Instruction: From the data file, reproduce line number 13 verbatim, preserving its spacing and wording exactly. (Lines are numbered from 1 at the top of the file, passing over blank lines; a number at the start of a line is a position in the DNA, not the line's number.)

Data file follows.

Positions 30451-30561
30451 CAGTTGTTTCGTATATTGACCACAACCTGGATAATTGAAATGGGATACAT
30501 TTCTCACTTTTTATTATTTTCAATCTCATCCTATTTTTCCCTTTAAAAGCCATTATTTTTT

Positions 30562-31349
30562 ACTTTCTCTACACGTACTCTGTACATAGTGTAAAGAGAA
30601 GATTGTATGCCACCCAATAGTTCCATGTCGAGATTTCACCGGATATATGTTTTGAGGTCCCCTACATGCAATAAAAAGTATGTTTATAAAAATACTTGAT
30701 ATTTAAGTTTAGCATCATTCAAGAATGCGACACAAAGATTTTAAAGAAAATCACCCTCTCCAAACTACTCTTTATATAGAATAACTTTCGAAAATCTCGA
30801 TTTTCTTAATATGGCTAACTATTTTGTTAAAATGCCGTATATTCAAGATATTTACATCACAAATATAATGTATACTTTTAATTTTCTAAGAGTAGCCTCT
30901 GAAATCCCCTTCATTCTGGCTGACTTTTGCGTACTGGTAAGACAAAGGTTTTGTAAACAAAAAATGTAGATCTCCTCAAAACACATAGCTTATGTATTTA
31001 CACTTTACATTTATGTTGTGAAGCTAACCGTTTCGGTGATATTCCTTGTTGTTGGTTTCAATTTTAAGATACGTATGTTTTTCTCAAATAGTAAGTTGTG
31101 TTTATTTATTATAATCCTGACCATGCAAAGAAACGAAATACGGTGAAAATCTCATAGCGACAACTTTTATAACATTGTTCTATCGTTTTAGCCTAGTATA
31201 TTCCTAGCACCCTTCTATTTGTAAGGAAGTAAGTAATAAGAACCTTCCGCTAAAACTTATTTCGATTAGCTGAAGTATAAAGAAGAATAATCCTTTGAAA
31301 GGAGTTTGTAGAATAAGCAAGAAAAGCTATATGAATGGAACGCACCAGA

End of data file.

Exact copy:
31301 GGAGTTTGTAGAATAAGCAAGAAAAGCTATATGAATGGAACGCACCAGA